After more than 30 years of serving the community, a western NSW GP has received the highest accolade in the rural doctor field.
Cowra GP Obstetrician Dr Louise Baker recently received the prestigious ACRRM-RDAA Peter Graham ‘Cohuna’ Award for 2018.
The Peter Graham ‘Cohuna’ Award is the highest honour that can be bestowed by the rural doctor community, and is awarded jointly by the Australian College of Rural and Remote Medicine (ACRRM) and the Rural Doctors Association of Australia (RDAA) in recognition of service of the highest order over many decades.
The award was established several years ago in honour of the late Dr Peter Graham, who served the community of Cohuna on the Murray River in Victoria for 48 years.
It was presented on Friday, October 26 at a gala dinner of the joint annual conference of ACRRM and RDAA, Rural Medicine Australia 2018 (RMA18), currently being held in Darwin.
Dr Baker said she feels very humbled to receive the Award.
“I always thought I'd either be a GP or an obstetrician, so working as a GP Obstetrician has been the ideal mix,” she said.
“I love working with kids and elderly people and I love Aboriginal health – and working as a Rural Generalist doctor has enabled me to do all these things and more.
Raised in the rural NSW town of Cooma (where her father worked as the local postmaster) and then Mittagong in the NSW Southern Highlands, Louise moved to Cowra after meeting her future husband, Steven, a farmer.
They have five adult children.
She was initially inspired to consider Rural Medicine as a career while baby-sitting as a school student for a local Cooma doctor, and relaying messages to him when the hospital required his attendance to help with imminent births.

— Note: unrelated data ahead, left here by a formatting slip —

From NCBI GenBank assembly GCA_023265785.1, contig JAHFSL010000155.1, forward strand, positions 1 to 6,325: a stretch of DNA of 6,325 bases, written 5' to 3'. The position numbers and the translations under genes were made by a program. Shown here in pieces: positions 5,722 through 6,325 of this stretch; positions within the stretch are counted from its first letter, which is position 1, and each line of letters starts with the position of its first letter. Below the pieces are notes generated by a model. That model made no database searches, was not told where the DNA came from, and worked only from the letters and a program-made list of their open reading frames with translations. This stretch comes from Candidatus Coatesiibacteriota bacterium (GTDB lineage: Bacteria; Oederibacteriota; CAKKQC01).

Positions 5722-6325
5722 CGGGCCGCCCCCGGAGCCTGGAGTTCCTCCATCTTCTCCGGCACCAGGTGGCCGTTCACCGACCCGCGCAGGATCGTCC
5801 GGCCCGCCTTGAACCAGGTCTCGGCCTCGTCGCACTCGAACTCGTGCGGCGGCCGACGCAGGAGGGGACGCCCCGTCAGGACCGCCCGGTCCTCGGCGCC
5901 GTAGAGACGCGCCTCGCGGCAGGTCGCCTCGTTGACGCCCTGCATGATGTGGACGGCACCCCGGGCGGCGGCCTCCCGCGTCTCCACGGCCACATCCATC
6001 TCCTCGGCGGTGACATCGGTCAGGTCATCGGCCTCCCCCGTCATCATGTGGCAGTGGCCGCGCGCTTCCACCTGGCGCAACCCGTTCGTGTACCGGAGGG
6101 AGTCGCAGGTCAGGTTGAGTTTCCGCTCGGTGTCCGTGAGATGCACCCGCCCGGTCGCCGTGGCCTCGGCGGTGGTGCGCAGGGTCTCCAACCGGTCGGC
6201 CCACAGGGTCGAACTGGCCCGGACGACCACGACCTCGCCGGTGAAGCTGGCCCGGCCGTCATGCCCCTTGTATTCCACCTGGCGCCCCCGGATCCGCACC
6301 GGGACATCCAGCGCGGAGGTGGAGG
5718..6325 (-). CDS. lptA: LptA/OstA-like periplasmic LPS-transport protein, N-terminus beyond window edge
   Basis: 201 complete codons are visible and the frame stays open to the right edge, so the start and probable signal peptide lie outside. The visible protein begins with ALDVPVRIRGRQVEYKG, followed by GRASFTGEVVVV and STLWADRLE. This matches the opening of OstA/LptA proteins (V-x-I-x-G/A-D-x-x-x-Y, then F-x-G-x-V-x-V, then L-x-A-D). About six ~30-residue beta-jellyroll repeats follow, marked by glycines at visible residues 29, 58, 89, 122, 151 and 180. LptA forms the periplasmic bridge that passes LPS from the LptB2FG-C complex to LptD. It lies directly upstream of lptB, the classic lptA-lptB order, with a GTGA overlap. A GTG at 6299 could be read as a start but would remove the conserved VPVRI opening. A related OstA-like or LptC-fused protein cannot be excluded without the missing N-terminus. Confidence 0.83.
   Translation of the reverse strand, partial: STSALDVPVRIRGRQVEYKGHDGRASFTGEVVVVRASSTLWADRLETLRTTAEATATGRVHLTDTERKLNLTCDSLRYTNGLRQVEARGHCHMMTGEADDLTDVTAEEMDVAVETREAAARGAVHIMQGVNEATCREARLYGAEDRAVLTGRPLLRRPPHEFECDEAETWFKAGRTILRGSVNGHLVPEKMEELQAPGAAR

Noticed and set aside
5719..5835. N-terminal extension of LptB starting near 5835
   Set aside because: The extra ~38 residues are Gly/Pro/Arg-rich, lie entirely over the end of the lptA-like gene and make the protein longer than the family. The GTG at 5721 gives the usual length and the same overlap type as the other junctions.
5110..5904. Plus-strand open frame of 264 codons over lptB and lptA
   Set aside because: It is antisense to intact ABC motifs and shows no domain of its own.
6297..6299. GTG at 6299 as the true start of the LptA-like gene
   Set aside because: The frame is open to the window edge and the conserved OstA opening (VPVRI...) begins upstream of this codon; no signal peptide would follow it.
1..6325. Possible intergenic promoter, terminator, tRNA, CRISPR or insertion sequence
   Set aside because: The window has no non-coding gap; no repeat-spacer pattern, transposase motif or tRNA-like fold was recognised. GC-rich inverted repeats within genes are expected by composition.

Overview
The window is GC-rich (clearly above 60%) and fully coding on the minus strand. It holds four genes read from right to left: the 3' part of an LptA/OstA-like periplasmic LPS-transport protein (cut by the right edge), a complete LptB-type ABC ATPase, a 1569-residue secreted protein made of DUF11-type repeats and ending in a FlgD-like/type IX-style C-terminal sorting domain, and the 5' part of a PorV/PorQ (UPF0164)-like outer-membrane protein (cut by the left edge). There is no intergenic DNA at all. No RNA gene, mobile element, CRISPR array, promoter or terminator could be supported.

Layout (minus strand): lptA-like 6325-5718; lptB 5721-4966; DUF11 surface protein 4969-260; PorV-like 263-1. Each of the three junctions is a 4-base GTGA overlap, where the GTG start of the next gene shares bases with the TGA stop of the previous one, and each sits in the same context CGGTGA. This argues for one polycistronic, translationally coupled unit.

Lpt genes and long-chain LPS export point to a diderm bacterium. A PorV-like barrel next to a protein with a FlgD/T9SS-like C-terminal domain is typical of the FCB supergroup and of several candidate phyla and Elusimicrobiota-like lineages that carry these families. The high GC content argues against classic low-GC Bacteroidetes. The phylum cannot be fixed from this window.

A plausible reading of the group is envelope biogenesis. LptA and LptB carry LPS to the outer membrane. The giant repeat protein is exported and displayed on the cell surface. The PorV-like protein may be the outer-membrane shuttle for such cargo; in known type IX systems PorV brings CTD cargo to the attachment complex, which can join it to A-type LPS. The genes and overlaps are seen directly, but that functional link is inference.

Dr Baker also had an older sister who worked as a nurse.
A sixth month term in the Family Medicine Program at Cowra in 1989 quickly turned into a long-standing medical career at Cowra as a GP Obstetrician, interspersed with work as a locum GP and setting up and then holding various roles (including Executive Director) with the Central West Division of General Practice.
ACRRM President, Dr Ewen McPhee, said Dr Baker is a truly inspirational rural doctor, who has provided enormous service to the Cowra community and to rural medicine as a whole over many years.
"She has provided cradle to grave care across generations of Cowra families, including significant and ongoing medical service to the Aboriginal community of Cowra, with whom she remains close after delivering many of the community’s babies,” Dr McPhee said.
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"Louise has also been at the forefront of training and mentoring countless medical students on placement from the ANU Medical School at her group practice. In doing so, she has helped put Cowra on the map in terms of it being a great location to work as a rural doctor.”
RDAA President, Dr Adam Coltzau, said Dr Baker has made an enormous contribution in the push to boost the future rural doctor workforce in NSW and for the continuation of GP procedural training in NSW.
“She has served on the Management Committee of RDANSW for 8 years, has served on numerous other committees, and is a wonderful role model for young doctors and countless medical students,” Dr Coltzau said.
“In addition to her ANU medical students, she has taken GP Registrars into her practice for many years, and has mentored several second year medical students who were recipients of The Land Rural Medical Scholarship.